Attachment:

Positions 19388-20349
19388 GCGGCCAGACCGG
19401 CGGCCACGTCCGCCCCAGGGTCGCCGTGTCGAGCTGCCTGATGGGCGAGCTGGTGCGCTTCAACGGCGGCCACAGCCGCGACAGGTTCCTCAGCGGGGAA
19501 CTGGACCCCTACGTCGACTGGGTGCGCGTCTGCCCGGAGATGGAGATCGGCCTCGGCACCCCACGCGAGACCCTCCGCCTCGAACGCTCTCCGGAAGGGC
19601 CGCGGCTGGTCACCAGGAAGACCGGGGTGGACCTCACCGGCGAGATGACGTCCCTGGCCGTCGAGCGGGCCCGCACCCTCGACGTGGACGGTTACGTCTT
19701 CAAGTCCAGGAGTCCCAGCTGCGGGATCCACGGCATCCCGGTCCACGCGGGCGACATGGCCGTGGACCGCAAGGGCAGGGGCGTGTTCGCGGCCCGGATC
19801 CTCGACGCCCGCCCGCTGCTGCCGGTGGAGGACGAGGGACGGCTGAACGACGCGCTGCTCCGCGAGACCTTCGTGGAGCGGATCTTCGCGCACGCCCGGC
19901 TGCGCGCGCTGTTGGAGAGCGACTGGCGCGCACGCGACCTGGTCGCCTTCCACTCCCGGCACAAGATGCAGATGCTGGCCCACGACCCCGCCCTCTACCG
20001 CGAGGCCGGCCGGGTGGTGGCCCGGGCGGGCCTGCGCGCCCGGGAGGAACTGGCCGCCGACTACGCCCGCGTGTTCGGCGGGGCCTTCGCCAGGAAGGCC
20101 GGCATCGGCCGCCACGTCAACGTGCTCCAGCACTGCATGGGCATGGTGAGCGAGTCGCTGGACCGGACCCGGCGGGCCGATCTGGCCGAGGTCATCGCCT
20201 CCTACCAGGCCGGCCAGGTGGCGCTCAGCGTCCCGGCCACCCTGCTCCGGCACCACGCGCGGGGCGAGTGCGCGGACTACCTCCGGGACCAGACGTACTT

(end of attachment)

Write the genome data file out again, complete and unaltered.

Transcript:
Positions 19388-20349
19388 GCGGCCAGACCGG
19401 CGGCCACGTCCGCCCCAGGGTCGCCGTGTCGAGCTGCCTGATGGGCGAGCTGGTGCGCTTCAACGGCGGCCACAGCCGCGACAGGTTCCTCAGCGGGGAA
19501 CTGGACCCCTACGTCGACTGGGTGCGCGTCTGCCCGGAGATGGAGATCGGCCTCGGCACCCCACGCGAGACCCTCCGCCTCGAACGCTCTCCGGAAGGGC
19601 CGCGGCTGGTCACCAGGAAGACCGGGGTGGACCTCACCGGCGAGATGACGTCCCTGGCCGTCGAGCGGGCCCGCACCCTCGACGTGGACGGTTACGTCTT
19701 CAAGTCCAGGAGTCCCAGCTGCGGGATCCACGGCATCCCGGTCCACGCGGGCGACATGGCCGTGGACCGCAAGGGCAGGGGCGTGTTCGCGGCCCGGATC
19801 CTCGACGCCCGCCCGCTGCTGCCGGTGGAGGACGAGGGACGGCTGAACGACGCGCTGCTCCGCGAGACCTTCGTGGAGCGGATCTTCGCGCACGCCCGGC
19901 TGCGCGCGCTGTTGGAGAGCGACTGGCGCGCACGCGACCTGGTCGCCTTCCACTCCCGGCACAAGATGCAGATGCTGGCCCACGACCCCGCCCTCTACCG
20001 CGAGGCCGGCCGGGTGGTGGCCCGGGCGGGCCTGCGCGCCCGGGAGGAACTGGCCGCCGACTACGCCCGCGTGTTCGGCGGGGCCTTCGCCAGGAAGGCC
20101 GGCATCGGCCGCCACGTCAACGTGCTCCAGCACTGCATGGGCATGGTGAGCGAGTCGCTGGACCGGACCCGGCGGGCCGATCTGGCCGAGGTCATCGCCT
20201 CCTACCAGGCCGGCCAGGTGGCGCTCAGCGTCCCGGCCACCCTGCTCCGGCACCACGCGCGGGGCGAGTGCGCGGACTACCTCCGGGACCAGACGTACTT